RULE: A NATURAL PAUSE INDICATES A COMMA.
Listen for the pauses. Add commas.

As an aside, academics sometimes argue over what is called the Oxford comma. That’s the one that appears before the final “and” in a series. When I read a series of terms (like pens, notebooks, pencils, and erasers), I hear a pause after pencils, so I always use the Oxford comma. In other words, I follow my own rule about hearing commas. You may, however, encounter an editor who thinks that extra comma is not only unnecessary but adds an extra expense--one likely to drag the publisher into instant bankruptcy. She will tell you that a comma takes the place of an “and”, so you never need both. My advice? Don’t waste your breath on an argument in which both sides are right. Gracefully bow out, taking your Oxford commas with you. (Because editors always win.)

 
Just today, I found this Infographic that offers an even better explanation:

The Oxford Comma
Courtesy of: Online Schools

Copyright and the Library of Congress



Now, a brief word on copyright. The law does not require authors to pay for (or even register) their copyrights. Full copyright protection comes automatically when you write anything. So don’t let anyone charge you for that copyright. Just make sure your manuscript has that all-important symbol: Copyright ©Your Name and Year of Publication. It goes on the second page, the reverse of your title. That’s it. That’s all you really have to do.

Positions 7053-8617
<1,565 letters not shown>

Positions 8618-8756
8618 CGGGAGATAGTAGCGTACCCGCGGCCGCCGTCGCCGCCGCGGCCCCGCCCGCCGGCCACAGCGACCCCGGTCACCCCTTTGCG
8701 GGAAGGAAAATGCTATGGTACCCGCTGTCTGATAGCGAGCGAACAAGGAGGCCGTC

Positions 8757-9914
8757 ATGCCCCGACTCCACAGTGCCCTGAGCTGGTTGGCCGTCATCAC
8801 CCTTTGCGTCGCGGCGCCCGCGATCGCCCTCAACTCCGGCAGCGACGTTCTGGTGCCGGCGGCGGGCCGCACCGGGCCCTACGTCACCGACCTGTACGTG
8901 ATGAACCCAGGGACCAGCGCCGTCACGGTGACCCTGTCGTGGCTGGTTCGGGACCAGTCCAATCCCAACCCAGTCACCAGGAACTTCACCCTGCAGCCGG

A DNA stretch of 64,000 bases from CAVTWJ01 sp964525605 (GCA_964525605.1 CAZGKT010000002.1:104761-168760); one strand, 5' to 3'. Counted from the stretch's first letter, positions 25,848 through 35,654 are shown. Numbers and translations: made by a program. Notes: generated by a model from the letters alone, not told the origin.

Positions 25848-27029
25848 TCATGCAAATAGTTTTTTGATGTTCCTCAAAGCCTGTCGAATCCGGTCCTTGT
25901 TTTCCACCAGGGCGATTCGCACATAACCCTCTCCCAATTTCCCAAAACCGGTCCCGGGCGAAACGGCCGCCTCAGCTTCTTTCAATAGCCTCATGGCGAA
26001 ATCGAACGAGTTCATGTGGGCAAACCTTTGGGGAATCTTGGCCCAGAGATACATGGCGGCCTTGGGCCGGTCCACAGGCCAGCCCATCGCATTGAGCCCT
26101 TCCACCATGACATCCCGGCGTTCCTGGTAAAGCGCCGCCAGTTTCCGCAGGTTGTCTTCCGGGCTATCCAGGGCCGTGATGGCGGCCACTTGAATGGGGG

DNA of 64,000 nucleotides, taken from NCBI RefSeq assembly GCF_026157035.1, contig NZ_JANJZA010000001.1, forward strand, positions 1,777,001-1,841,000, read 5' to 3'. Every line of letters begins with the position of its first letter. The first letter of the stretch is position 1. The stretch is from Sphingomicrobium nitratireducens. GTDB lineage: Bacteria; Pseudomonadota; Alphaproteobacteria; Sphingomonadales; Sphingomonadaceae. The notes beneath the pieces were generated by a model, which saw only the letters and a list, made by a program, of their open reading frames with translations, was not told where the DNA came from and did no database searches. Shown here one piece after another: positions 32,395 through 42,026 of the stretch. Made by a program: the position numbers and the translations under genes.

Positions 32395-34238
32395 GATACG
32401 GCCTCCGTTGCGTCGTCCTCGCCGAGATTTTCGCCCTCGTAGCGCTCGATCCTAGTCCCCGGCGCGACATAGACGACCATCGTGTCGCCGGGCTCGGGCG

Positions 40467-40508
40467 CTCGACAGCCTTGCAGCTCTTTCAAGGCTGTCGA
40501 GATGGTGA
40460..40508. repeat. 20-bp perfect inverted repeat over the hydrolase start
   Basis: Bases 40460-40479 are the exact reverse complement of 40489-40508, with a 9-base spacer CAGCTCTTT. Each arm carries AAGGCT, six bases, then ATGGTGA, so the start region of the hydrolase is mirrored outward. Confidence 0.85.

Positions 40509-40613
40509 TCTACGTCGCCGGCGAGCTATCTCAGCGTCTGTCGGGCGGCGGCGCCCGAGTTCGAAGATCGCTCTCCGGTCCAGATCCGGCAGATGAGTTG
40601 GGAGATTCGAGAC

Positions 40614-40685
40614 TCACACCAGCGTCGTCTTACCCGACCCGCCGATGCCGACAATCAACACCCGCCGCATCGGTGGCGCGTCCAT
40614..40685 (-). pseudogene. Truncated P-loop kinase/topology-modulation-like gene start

It is possible, however, to register your copyright with the Library of Congress, if you so desire. Having the copyright registered provides an additional degree of protection if your book should ever end up in a court of law. For example, if someone plagiarizes your work and passes it off as his own, it may help to be able to point to the date on which you registered the copyright. You’ll have to decide for yourself if the registration fees are worth it.
 
I didn’t think it was, until my book started to gain national attention and the first screen writer came sniffing around my copyright set-up. Then I learned that $35.00 was a cheap safeguard,  particularly when I compared it to what a successful screen version of the book might earn. It is now possible to file your registration online and then mail in a copy of the book to complete the process. I say, do it.
 
You will definitely want to obtain a Library of Congress cataloging number, which guarantees that your book will be included in the Library of Congress catalog for all time. Librarians also want to see an LCCN so they know how to enter the book into their own cataloguing system. The publisher must send the first copy of the completed book to the Library of Congress, where someone will record all the necessary data describing the book and create an original catalog entry. Your production company should take care of that for you, although they may charge you a fee. Then the production company adds the assigned number to all copies of the book.
 


Portions of the above blog have been  taken from my book, "The Second Mouse Gets the Cheese: How to Avoid the Traps of Self-Publishing," available from Amazon, Barnes and Noble, Apple iBooks, and Smashwords.com.